Just as sure as the calendar turns and the leaves pile under the trees, our collective thinking lurches forward to the coming season. Hopes fade for family picnics turning instead towards a crackling fire in the hearth. Retail stores bring forth holiday merchandise with Thanksgiving granted a passing glance before the looming shopping season. In many homes, Halloween decorations are replaced by the flickering lights of Christmas even as others anticipate the Festival of Lights.
The resolute among us hold out, with tradition dictating proper attention to each celebration. First, we feast on turkey and stuffing. Then, we plan the roast beef and cranberries. No matter how we mark the season, for most of us it will include giving. We give to those beloved in our homes. We give to our friends and neighbors. We give to our colleagues, employees and to those who provide services to us throughout the year. And often, they share generously with us. Still more, we give to those in need. We give to the many institutions and organizations that serve. It is important to give. It feels good, and it matters. Do it.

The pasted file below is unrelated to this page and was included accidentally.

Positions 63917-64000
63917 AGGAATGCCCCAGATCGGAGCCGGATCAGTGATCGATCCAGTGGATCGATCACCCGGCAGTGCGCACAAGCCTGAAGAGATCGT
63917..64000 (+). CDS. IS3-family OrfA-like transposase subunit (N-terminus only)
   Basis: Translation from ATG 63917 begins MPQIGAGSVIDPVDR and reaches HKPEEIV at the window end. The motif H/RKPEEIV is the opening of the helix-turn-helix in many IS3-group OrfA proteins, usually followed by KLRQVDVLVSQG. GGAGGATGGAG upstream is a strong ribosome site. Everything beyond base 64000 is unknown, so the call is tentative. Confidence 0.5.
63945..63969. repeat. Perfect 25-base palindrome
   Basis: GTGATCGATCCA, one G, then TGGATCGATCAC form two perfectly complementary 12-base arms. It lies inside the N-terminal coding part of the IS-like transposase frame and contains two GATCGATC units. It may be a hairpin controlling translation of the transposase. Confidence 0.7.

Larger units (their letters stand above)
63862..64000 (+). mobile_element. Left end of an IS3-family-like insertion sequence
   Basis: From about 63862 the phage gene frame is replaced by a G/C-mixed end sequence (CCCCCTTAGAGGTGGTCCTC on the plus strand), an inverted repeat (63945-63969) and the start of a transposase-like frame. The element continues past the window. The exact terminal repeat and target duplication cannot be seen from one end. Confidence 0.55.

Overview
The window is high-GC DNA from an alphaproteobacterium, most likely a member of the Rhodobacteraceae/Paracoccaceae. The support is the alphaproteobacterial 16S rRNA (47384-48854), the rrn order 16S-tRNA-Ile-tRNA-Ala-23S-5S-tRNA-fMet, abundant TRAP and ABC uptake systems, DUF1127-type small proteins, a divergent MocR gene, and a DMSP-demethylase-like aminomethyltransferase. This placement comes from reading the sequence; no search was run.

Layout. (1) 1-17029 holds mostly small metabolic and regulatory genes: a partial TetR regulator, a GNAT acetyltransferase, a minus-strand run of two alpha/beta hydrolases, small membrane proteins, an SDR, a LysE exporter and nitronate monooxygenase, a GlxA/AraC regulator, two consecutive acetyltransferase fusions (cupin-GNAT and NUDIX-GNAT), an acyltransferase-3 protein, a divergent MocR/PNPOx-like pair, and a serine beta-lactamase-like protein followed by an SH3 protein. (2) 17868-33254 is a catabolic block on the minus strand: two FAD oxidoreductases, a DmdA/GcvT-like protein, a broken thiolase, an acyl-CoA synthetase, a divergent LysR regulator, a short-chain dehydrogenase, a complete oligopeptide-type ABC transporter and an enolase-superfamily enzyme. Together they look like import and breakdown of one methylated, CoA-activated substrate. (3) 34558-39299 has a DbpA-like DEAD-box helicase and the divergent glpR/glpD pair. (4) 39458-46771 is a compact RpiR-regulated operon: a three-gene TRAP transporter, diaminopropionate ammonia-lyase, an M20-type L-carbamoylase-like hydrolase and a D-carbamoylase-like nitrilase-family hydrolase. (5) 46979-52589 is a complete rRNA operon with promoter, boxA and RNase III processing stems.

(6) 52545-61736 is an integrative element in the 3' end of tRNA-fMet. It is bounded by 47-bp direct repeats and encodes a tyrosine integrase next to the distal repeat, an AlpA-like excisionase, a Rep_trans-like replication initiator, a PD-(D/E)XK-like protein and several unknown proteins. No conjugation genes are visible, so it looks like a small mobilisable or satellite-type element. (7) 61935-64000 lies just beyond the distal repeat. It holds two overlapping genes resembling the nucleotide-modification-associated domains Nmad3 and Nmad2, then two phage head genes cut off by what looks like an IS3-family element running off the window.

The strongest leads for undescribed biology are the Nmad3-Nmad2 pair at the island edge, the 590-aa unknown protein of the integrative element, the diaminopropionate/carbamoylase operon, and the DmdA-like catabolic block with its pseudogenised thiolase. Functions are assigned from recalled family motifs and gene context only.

Yet, for many, the time of generosity is challenged by anxiety about how to sort it all out. Even if the desire to give is strong, can we give too much? Which gift is too extravagant? Which agency is most equipped to serve those in need? We are inundated with worthy requests. In 2017, nonprofits sent 166 individual requests to our family from Thanksgiving until New Year’s Eve – an additional 32 solicitations arrived via the U.S. Postal Service. Some were industrious, sending as many as 11 pleas in the 40-day period. Because we answered the call of many, the mailbox will see scores more this year. Can there be too much?